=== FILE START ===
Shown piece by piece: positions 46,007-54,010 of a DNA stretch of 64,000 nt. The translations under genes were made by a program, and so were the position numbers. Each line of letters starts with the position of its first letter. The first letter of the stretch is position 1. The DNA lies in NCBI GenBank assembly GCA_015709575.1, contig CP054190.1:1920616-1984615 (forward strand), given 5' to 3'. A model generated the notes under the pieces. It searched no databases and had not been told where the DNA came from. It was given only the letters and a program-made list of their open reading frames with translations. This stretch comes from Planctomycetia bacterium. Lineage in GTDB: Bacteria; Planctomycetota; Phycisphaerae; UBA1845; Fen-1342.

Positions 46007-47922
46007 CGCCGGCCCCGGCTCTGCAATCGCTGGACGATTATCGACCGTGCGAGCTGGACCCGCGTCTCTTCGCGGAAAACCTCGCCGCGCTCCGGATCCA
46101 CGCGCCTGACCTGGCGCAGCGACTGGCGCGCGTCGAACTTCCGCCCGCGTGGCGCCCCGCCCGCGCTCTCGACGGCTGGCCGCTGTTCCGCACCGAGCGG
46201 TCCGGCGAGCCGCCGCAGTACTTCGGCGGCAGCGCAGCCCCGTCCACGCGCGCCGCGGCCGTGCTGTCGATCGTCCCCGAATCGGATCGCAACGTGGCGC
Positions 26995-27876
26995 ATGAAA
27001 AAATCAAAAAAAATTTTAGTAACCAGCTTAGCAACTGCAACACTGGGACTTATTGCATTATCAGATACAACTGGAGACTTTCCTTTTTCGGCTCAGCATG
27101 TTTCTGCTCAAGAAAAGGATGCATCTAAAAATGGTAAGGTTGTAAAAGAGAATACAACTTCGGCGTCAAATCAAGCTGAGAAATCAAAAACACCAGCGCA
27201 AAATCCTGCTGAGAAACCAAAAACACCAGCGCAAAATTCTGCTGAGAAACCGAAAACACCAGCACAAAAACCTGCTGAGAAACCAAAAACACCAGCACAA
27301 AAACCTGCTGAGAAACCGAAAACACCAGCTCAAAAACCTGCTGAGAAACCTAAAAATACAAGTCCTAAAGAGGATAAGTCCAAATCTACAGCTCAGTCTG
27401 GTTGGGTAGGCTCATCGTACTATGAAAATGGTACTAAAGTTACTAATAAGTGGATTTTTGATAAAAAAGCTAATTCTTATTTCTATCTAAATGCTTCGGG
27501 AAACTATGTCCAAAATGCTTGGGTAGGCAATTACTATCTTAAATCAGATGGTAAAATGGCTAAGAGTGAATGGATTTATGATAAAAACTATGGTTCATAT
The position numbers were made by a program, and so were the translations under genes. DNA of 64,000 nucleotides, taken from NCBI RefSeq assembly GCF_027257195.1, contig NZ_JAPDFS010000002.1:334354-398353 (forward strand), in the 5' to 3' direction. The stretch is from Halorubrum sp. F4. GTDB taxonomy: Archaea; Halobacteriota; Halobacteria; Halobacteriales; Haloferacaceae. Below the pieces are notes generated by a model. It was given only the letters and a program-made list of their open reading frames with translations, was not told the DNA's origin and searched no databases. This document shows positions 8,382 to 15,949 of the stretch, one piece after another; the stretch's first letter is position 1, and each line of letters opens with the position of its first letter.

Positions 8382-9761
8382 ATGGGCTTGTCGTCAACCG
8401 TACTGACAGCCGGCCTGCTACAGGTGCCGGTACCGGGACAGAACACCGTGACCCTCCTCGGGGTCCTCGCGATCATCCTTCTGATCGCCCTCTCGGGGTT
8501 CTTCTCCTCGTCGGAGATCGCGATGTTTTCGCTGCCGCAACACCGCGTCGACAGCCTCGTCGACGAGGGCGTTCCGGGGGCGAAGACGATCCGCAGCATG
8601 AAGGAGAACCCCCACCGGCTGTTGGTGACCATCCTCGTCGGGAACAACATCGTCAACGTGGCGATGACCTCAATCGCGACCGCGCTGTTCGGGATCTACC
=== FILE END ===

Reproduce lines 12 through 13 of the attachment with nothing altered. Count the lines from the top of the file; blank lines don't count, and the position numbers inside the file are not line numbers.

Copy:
27401 GTTGGGTAGGCTCATCGTACTATGAAAATGGTACTAAAGTTACTAATAAGTGGATTTTTGATAAAAAAGCTAATTCTTATTTCTATCTAAATGCTTCGGG
27501 AAACTATGTCCAAAATGCTTGGGTAGGCAATTACTATCTTAAATCAGATGGTAAAATGGCTAAGAGTGAATGGATTTATGATAAAAACTATGGTTCATAT